Cerebral Atherosclerosis: Hardening of the Arteries of the Brain
Guest: Dr. Tanya Turan – Neurosciences, MUSC
Host: Dr. Linda Austin – Psychiatry, MUSC
Dr. Linda Austin: Dr. Tanya Turan is Assistant Professor of Neurology here at the Medical University of South Carolina. Dr. Turan, in this podcast, we’re going to be talking about a very interesting clinical trial, a study that you’re doing looking at metabolic changes in cerebral atherosclerosis. Now, for those who don’t what atherosclerosis is, let’s tackle that word first. Can you explain that, please?
Dr. Tanya Turan: Sure. Atherosclerosis is just a fancy word for hardening of the arteries. And that can happen in arteries throughout the body, including the arteries in the heart, or the arteries going up to the brain; or, actually, the arteries within the brain. This particular project is focused on understanding why we get hardening of the arteries in brain arteries.
Dr. Linda Austin: So, it’s about why we get those changes, not what happens after you get the changes?
Dr. Tanya Turan: Exactly. The goal of the study is to try to understand why some people develop hardening of the arteries inside the brain versus atherosclerosis; or hardening of the arteries, in other distributions.
Dr. Linda Austin: One would think that it would be related to things like cholesterol levels and other markers that are usually high in people with hardening of the arteries. Is that not necessarily so? For example, are there different arteries that may become clogged up, or hardened, in different individuals of the same, let’s say, cholesterol level?
Dr. Tanya Turan: Yes. The traditional vascular risk factors, like high cholesterol and high blood pressure, haven’t really given us much insight into why some people develop hardening of the arteries in the brain versus in the neck arteries or in the heart, or arteries in the peripheral system of the body. And, one of the theories is that the brain arteries can’t respond to oxidative stress as well as arteries in the other parts of the body. So, what we’re trying to do with the study is stress the system by giving the body a fat load. That, actually, induces a stress on the lining of the blood vessels and on some of the cholesterol particles that may be different in people with hardening of the arteries in different locations.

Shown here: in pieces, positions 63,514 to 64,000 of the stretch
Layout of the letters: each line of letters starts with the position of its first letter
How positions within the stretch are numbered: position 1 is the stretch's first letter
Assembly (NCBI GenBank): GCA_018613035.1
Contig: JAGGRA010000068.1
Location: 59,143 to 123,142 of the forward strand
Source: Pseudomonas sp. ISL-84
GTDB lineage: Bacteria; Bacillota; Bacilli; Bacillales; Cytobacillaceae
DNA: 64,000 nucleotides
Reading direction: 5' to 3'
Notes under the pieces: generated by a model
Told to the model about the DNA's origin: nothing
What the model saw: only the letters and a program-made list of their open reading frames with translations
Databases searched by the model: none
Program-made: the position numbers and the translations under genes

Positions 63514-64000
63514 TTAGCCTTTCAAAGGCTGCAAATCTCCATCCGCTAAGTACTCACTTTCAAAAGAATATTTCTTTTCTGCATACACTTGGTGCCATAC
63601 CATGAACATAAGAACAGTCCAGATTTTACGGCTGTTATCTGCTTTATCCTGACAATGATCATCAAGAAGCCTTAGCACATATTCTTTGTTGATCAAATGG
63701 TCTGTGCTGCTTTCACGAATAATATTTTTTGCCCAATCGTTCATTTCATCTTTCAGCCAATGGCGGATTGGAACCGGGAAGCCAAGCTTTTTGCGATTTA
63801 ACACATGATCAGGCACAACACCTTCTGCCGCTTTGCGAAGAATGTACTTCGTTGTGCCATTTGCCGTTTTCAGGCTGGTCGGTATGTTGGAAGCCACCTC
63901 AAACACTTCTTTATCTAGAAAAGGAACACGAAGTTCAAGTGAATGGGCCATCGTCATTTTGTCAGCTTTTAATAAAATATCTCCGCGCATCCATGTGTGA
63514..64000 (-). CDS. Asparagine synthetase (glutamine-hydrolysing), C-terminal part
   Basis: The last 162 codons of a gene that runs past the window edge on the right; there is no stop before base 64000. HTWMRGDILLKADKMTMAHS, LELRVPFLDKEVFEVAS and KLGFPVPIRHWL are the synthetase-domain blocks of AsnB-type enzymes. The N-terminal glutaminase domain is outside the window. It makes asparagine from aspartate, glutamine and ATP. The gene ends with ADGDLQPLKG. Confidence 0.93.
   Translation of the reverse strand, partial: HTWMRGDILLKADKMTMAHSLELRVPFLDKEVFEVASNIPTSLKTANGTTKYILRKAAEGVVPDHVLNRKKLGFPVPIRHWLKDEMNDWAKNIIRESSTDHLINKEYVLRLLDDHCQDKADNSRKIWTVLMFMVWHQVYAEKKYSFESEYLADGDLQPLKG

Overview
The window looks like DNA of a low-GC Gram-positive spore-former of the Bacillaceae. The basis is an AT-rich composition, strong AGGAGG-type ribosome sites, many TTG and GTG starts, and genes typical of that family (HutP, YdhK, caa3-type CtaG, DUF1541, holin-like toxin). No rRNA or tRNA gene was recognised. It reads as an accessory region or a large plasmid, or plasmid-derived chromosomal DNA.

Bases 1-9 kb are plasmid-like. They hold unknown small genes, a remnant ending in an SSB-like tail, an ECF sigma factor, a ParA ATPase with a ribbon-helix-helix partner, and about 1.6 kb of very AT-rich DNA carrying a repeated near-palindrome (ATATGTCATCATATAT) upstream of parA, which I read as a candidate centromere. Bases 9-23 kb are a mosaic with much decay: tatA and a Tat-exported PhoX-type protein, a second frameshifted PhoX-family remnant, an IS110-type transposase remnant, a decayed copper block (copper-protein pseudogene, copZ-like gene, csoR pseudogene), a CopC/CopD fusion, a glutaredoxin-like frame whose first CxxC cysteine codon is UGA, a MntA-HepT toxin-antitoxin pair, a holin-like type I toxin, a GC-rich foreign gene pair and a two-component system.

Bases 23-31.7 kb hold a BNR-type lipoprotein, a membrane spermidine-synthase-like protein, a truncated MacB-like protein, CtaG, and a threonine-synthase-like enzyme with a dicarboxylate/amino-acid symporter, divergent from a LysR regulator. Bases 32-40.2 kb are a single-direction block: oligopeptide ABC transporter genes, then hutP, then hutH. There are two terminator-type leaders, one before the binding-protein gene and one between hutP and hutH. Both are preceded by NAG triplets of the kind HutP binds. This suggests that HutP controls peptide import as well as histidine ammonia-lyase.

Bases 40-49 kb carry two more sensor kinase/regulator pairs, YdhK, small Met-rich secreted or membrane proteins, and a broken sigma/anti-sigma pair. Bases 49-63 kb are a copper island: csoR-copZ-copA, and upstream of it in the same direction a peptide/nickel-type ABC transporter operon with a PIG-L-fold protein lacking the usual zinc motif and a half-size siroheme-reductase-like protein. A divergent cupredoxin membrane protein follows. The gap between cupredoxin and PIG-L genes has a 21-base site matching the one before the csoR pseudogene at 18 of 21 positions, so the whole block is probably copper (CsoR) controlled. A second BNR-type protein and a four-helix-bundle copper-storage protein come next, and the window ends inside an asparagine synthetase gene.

Dr. Linda Austin: So, if a person wants to volunteer for this study, first of all, what kind of subject or candidate for the study are you looking for?
Dr. Tanya Turan: We’re looking for adults who’ve had a stroke in the past. Their stroke has to have occurred at least a month ago. The other major exclusion for this study is that they can’t have coronary artery disease that’s known. And they need to have seen a neurologist or primary care physician that’s done a thorough stroke workup so we know what the cause of their stroke is.
Dr. Linda Austin: And, I guess, just to back up, we didn’t mention, in talking about cerebral atherosclerosis, that it can lead to stroke, and that’s why it’s so critically important to understand what, exactly, is going on. I would imagine, then, that these patients get a very thorough evaluation, and might benefit from having that workup, and knowledge, and evaluation.
Dr. Tanya Turan: Yes. It would be considered standard of care to have all of the tests that we require as tests that you need to have prior to entry into the study. Typically, those are tests looking at the blood vessels in the neck and the brain, and looking at the heart, to see if there are any abnormalities there which could have caused a stroke.
Dr. Linda Austin: Do you have an age criteria for people who can be in the study?
Dr. Tanya Turan: We’re looking for people over the age of 40, to age 80.
Dr. Linda Austin: So, it’s a pretty broad group. How many have you recruited so far?
Dr. Tanya Turan: We have about 12 patients that have undergone testing, or have consented to participating in the study, and we’re looking for a total of 45.
Dr. Linda Austin: And, Dr. Turan, if somebody wants to participate in this study, is there a number they can call?
Dr. Tanya Turan: Absolutely. They can reach me or the study coordinator, Genevieve Starr, at (843) 792-3020.
Dr. Linda Austin: Dr. Turan, it sounds like a very interesting and important study. Good luck with it.
Dr. Tanya Turan: Thank you.